Defenders: Who's footing bill for thousands of water main breaks?

Could lost water impact your bill?

SAN ANTONIO – There were 2,556 water main breaks between June 1, 2015, and July 14, 2016, according to the San Antonio Water System.

SAWS estimates 4,000 acre feet of water was lost.

That’s enough to flood 4,000 football fields with 1 foot of water each.

Still, the amount is a fraction of the water SAWS provides customers annually: 250,000 acre feet of water.

The Defenders examined SAWS water main break statistics after a contractor punctured a pipe near Olmos Basin Monday, shooting water sky high.

Of the 2,556 breaks that occurred between June 2015 and mid July 2016, 49 were caused by contractors.

When a contractor or subcontractor is responsible for damaging a pipe, SAWS pays for the repairs in order to restore service as soon as possible and then later bills the company for the cost.

As of August 4, only two of those 49 contractors had paid SAWS for the repairs.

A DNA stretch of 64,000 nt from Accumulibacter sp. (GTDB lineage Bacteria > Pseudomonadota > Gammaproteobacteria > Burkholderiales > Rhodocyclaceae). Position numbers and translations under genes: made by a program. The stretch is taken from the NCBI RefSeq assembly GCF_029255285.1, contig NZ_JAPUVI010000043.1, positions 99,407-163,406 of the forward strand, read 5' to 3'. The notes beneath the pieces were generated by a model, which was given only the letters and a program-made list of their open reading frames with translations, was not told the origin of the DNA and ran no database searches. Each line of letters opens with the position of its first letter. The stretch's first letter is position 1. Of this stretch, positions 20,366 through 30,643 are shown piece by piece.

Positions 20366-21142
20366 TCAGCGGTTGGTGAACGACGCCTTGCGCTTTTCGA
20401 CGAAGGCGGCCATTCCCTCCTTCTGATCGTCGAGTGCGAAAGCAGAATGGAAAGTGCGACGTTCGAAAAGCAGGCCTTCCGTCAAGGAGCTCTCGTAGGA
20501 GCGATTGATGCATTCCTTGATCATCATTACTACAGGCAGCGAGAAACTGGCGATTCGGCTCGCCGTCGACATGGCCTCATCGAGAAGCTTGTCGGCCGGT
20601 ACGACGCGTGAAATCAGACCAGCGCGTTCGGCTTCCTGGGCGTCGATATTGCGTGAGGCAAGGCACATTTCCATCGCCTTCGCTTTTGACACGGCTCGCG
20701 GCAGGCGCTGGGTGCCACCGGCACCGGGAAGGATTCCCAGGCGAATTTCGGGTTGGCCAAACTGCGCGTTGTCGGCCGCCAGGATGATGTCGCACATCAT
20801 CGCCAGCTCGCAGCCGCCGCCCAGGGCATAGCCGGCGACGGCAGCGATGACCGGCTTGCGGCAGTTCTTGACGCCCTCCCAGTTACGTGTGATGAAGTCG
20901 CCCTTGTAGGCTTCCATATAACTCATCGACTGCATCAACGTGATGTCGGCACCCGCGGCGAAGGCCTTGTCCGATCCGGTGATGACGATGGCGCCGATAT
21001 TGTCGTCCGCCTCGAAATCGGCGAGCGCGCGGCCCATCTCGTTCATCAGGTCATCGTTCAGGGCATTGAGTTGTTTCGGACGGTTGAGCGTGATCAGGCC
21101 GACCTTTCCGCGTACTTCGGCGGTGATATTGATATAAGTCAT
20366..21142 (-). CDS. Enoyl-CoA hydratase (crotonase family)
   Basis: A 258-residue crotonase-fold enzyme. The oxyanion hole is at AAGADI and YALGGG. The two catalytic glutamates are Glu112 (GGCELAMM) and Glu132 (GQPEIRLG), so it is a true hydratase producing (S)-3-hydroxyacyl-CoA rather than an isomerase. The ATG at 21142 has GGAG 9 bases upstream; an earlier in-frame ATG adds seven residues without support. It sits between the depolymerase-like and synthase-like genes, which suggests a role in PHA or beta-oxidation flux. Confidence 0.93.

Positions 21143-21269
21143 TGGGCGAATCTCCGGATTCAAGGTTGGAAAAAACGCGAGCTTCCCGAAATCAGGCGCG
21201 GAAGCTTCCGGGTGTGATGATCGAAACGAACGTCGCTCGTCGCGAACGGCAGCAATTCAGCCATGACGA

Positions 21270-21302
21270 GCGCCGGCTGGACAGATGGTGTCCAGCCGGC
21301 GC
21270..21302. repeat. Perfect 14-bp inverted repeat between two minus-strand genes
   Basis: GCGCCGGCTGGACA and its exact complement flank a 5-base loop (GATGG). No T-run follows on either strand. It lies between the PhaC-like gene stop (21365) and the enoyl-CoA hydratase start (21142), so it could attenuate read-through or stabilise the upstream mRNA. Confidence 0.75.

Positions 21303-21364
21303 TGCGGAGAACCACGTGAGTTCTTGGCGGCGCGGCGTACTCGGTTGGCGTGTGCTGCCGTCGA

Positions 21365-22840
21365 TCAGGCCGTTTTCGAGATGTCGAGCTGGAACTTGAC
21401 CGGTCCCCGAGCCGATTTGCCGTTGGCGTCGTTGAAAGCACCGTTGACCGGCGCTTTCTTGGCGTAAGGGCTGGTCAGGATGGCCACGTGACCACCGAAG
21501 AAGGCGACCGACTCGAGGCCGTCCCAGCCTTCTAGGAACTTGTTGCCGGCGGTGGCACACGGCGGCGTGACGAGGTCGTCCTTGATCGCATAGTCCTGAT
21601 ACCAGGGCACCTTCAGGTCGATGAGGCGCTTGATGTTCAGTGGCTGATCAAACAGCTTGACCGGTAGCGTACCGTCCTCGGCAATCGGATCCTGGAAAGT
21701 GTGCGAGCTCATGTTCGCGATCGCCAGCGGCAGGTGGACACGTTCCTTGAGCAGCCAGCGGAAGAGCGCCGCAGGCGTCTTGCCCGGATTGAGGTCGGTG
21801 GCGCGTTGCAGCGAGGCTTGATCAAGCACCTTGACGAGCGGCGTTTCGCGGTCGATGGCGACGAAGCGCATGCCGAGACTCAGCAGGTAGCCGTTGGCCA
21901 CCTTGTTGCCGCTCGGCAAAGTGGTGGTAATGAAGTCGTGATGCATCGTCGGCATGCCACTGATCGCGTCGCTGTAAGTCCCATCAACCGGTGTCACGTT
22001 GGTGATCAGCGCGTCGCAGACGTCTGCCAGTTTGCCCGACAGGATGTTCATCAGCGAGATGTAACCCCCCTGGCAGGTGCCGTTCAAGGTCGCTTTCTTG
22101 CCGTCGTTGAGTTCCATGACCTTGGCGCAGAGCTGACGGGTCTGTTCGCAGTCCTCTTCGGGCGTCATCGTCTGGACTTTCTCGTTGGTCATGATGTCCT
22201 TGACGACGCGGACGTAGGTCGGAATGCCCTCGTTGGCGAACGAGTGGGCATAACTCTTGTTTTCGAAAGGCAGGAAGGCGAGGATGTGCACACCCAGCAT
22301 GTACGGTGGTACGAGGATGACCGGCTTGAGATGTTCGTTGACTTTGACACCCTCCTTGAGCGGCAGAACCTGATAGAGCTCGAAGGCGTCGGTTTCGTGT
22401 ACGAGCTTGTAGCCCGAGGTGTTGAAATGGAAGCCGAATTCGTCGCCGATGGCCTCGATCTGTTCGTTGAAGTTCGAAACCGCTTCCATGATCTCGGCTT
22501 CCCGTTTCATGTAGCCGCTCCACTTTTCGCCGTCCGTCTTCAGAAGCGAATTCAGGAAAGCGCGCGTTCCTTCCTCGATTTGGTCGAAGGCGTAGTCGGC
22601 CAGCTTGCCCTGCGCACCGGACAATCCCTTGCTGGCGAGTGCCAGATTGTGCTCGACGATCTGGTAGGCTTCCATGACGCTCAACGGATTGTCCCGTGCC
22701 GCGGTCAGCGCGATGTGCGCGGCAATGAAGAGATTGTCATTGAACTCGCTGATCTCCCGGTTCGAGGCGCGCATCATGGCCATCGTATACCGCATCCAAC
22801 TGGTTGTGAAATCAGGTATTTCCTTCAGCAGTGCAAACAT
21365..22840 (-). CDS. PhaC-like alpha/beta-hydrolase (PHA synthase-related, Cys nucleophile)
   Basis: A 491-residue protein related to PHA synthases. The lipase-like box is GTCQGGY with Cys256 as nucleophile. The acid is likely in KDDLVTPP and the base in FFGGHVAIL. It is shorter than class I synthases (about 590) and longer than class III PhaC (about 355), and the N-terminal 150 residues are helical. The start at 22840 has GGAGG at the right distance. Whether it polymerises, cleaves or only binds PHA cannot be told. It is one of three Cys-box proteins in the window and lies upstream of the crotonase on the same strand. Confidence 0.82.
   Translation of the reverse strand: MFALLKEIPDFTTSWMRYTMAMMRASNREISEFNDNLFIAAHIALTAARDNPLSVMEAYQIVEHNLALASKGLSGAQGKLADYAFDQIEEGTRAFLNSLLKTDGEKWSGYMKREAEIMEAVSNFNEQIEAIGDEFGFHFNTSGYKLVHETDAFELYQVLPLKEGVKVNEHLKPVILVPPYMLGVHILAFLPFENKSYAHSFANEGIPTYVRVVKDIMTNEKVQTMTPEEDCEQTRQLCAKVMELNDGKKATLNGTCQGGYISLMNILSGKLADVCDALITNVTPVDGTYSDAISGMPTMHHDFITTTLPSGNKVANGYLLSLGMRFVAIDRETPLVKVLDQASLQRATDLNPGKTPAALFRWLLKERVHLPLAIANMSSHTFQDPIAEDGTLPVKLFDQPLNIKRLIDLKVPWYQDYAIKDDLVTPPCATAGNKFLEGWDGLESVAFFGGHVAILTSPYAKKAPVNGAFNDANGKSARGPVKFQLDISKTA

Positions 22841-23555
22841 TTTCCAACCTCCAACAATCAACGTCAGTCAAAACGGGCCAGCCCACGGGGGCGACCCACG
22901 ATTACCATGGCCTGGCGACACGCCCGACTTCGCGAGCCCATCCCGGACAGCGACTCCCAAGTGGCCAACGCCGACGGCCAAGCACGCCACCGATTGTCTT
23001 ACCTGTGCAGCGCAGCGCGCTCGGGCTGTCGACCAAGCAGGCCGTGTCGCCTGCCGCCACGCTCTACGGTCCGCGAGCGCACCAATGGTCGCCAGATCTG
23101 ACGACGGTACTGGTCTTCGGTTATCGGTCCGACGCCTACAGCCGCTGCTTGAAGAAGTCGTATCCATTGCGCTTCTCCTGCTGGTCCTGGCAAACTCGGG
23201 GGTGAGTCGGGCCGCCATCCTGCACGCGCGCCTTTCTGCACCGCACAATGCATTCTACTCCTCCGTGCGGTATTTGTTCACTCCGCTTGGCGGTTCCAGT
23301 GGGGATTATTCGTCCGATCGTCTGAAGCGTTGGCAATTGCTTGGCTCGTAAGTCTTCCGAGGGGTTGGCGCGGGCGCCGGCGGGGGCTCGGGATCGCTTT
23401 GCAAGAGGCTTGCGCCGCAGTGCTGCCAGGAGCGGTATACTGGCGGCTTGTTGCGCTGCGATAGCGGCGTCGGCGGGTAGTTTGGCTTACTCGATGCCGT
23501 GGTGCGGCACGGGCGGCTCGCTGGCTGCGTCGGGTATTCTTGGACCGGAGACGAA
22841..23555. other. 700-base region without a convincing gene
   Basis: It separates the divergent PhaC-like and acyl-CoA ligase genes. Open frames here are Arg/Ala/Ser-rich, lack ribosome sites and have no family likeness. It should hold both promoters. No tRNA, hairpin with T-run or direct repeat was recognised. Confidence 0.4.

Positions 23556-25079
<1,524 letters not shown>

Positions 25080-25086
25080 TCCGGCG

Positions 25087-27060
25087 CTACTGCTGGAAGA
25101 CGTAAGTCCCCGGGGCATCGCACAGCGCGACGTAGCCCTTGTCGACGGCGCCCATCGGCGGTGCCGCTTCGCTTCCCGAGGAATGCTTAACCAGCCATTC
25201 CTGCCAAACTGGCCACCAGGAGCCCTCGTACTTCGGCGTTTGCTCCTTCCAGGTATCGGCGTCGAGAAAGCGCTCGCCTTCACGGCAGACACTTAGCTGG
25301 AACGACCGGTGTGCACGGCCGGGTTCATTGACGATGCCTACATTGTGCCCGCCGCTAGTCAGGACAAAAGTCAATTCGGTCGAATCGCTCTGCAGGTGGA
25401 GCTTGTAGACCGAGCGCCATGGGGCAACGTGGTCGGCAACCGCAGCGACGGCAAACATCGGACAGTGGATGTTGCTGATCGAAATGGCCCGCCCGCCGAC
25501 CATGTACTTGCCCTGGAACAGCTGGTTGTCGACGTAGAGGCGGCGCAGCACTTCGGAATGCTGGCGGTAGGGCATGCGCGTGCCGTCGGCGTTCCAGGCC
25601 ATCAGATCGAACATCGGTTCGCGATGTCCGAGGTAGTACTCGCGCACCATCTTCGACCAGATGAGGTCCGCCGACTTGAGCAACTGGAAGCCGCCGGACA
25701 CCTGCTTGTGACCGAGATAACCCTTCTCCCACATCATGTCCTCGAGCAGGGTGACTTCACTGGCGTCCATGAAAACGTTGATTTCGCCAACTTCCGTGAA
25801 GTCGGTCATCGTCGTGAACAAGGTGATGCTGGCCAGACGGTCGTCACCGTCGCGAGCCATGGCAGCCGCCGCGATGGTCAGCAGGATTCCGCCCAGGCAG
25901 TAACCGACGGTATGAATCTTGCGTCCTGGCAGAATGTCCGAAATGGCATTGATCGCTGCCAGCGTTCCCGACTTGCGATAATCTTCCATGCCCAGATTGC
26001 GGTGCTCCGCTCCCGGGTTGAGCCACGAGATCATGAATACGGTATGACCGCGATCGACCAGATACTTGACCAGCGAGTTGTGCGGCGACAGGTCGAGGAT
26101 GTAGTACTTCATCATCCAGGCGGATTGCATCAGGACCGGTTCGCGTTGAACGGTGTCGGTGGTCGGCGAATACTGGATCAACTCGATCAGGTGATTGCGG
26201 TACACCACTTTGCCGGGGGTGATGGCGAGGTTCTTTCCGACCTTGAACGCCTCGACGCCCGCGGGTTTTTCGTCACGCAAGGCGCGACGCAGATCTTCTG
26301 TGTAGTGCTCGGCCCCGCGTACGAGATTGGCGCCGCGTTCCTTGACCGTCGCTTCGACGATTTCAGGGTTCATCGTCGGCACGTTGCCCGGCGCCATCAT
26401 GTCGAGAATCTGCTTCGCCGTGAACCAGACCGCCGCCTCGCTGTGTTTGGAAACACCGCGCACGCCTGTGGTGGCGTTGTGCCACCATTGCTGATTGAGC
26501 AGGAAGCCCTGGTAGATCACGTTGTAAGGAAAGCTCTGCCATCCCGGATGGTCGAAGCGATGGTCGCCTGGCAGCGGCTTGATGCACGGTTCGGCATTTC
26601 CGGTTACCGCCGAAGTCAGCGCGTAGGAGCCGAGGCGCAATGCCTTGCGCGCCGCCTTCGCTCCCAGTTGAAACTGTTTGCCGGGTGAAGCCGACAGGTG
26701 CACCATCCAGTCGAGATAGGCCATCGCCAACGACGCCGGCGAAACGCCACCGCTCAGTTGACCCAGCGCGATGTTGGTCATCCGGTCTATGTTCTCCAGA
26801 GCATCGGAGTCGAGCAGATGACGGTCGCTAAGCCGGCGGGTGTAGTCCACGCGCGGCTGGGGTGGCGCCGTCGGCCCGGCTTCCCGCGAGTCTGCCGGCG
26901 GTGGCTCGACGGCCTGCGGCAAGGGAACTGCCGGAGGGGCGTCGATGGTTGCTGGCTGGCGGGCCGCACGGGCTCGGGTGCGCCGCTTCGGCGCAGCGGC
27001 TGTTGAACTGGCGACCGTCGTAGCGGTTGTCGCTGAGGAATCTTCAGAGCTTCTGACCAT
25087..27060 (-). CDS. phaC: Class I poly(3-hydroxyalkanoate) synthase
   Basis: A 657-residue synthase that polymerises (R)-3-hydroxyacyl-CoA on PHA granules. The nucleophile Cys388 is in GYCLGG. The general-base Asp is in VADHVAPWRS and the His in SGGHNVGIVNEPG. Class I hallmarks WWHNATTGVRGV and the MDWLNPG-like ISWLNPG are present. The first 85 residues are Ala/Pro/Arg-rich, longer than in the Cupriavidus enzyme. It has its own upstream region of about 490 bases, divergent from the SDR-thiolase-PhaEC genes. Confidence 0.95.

Anne Hayden, SAWS communications manager, says the water utility works with each contractor on a case-by-case basis to determine what they may owe.

There is not a set time limit within which a company must pay SAWS.

The KSAT Digital Team created this interactive map of water main breaks between June 1 and July 14.

“There’s a number of things that can happen,” Hayden said. “But we keep up with them and if necessary we will file a legal claim against them.”

The majority of water main breaks are caused by the age of the pipe and Mother Nature.

Twenty of the 2,556 water main breaks between that same time period were on pipes 100 years old or older.

Water main breaks tend to increase during dry periods.

“When we have wet years, we see very few, comparatively, main breaks because the soil is loose and its not putting a lot of pressure on the pipes,” said Hayden.

SAWS customers should not expect to see the cost of lost water impact their bills.

Hayden says SAWS budgets each year for water lost due to main breaks and customers should not see significant impact.

“That would probably be reflected in a 10th of a cent on our customers because, lucky for them, we have a very large operation,” Hayden said.

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